My workshop at Long Wittenham is on the ancient Thames flood plain near the equally ancient river crossing at Clifton Hamden. The surrounding land has an open feel with long views. Away to the west the horizon is dominated by the cooling towers of Didcot power station, an industrial blot to some people but actually it has an architectural elegance I rather like. To the south east the Wittenham Clumps appear to pop up in the landscape and provide great views over the Vale of the White Horse, the name sometimes given to this area bordered by the Cotswolds to the north and west, the Chilterns to the east and the White Horse Hills to the south.
Yesterday, while I was busy putting together the low, curved casing that hides the motor and batteries in the Thames motor canoe I am re-building, Megan arrived with Vinnie, her characterful little dog. The winter sun was out so the best thing to do was a good walk up to the Earth Trust arboretum. A walk and a talk then back for coffee.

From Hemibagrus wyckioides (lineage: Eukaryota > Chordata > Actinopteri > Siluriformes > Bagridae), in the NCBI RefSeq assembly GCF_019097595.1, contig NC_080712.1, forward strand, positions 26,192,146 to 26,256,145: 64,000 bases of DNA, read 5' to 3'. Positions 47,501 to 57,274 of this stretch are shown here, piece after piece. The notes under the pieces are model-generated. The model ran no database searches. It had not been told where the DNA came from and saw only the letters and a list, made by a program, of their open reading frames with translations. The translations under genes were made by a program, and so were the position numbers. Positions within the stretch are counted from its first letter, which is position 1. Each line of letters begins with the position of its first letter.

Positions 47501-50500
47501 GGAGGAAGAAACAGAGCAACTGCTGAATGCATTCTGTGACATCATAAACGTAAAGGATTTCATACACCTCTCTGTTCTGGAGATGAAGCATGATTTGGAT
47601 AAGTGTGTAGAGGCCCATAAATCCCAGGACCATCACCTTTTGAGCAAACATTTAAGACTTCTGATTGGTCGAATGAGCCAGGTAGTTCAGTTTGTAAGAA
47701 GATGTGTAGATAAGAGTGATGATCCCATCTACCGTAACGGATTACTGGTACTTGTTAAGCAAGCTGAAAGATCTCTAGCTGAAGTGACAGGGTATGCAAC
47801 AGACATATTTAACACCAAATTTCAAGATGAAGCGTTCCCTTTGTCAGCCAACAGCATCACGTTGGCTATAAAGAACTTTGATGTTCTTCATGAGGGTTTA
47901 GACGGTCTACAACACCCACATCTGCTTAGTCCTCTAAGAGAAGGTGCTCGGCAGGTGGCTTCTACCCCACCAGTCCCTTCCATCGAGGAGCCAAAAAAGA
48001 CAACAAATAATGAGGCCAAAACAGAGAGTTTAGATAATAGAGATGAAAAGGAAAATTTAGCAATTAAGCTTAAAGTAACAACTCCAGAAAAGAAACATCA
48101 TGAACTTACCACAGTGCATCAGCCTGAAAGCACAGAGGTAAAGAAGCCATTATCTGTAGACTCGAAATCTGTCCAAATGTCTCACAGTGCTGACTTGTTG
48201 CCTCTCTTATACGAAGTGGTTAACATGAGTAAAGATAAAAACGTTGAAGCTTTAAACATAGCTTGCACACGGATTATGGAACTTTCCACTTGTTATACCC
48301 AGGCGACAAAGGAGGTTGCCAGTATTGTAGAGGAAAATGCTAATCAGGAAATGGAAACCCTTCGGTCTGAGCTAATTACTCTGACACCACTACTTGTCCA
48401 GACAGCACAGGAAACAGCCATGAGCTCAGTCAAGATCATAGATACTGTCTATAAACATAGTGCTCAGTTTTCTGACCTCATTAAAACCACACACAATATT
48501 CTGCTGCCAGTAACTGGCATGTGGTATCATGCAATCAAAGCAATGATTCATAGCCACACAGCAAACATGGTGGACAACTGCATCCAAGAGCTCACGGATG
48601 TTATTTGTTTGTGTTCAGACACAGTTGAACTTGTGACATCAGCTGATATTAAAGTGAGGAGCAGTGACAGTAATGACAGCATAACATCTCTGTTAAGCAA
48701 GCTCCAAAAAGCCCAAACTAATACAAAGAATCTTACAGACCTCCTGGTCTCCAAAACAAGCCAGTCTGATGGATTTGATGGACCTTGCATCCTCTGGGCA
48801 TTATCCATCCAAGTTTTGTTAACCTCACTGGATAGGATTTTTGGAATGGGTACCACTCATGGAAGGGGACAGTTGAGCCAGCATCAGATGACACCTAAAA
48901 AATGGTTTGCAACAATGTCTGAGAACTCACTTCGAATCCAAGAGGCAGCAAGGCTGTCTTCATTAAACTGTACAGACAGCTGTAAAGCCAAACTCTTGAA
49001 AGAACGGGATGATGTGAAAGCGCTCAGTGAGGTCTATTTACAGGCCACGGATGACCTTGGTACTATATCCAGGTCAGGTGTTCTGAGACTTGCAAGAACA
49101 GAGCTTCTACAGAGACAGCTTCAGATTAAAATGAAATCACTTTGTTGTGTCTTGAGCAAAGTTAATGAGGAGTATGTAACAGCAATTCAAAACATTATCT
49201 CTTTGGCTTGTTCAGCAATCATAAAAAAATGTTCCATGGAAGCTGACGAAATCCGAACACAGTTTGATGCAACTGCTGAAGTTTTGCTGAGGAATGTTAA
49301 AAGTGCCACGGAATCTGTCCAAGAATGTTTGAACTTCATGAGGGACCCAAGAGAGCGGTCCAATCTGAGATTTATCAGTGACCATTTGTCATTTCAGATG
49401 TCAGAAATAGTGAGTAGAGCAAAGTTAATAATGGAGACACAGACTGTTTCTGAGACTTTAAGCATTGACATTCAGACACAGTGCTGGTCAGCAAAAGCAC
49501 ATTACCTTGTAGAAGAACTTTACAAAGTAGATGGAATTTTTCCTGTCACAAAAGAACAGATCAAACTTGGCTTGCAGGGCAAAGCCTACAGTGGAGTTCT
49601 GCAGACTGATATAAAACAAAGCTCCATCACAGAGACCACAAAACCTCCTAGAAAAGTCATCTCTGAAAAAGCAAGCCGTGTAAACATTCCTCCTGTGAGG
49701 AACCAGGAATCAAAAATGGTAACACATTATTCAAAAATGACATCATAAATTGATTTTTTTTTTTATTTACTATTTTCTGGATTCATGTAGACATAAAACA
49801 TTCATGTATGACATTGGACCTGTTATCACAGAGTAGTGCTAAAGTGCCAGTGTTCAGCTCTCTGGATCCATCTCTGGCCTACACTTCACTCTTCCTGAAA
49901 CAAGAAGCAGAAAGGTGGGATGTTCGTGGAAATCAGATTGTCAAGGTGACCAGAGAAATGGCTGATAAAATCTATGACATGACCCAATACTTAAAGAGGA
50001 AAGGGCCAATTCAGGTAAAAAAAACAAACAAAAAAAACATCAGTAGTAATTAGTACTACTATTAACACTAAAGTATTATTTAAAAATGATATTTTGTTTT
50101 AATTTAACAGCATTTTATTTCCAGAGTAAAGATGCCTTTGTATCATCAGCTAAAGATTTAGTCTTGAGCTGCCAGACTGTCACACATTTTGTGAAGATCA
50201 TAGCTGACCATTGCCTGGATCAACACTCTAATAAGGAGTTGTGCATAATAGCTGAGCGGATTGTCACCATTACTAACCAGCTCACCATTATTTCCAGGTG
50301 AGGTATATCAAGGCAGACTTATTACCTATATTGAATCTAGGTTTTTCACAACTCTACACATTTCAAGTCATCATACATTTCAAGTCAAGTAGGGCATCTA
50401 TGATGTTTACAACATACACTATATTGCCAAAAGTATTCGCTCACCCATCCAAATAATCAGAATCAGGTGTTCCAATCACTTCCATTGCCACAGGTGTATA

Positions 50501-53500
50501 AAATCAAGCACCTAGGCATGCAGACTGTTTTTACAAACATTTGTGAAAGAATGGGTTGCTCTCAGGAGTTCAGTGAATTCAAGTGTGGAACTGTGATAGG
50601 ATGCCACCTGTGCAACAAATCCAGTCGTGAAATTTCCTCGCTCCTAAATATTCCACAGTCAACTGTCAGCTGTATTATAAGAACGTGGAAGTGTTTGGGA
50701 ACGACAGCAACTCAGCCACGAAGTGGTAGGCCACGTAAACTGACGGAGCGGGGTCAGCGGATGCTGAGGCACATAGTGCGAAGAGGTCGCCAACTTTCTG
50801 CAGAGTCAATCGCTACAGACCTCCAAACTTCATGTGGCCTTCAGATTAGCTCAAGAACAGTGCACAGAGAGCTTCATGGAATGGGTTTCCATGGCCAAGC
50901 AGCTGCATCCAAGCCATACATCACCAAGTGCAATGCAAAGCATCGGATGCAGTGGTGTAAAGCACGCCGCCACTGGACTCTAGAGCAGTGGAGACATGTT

Back inside the workshop, I am fitting the beaded mahogany paneling that line the two ends of the casing. I have finished the central louvered panels that will provide good air flow through the motor compartment. These panels have been complicated to make as I always like curves, so the casing has a top camber and its aft edge is also curved in plan view – meaning the louvers had to match! Fortunately, the person who owns this boat understands subtle detail, we have a long history of great projects together and I know everything I put into this elegant launch is worth the effort.
Next week’s challenge is the curved Mahogany lids that make up the top of the casing. I have already started to hollow out the widest middle panel producing a tumble of curly red Mahogany shavings that have spread around the workshop floor. There is plenty more work with the planes as the week goes by.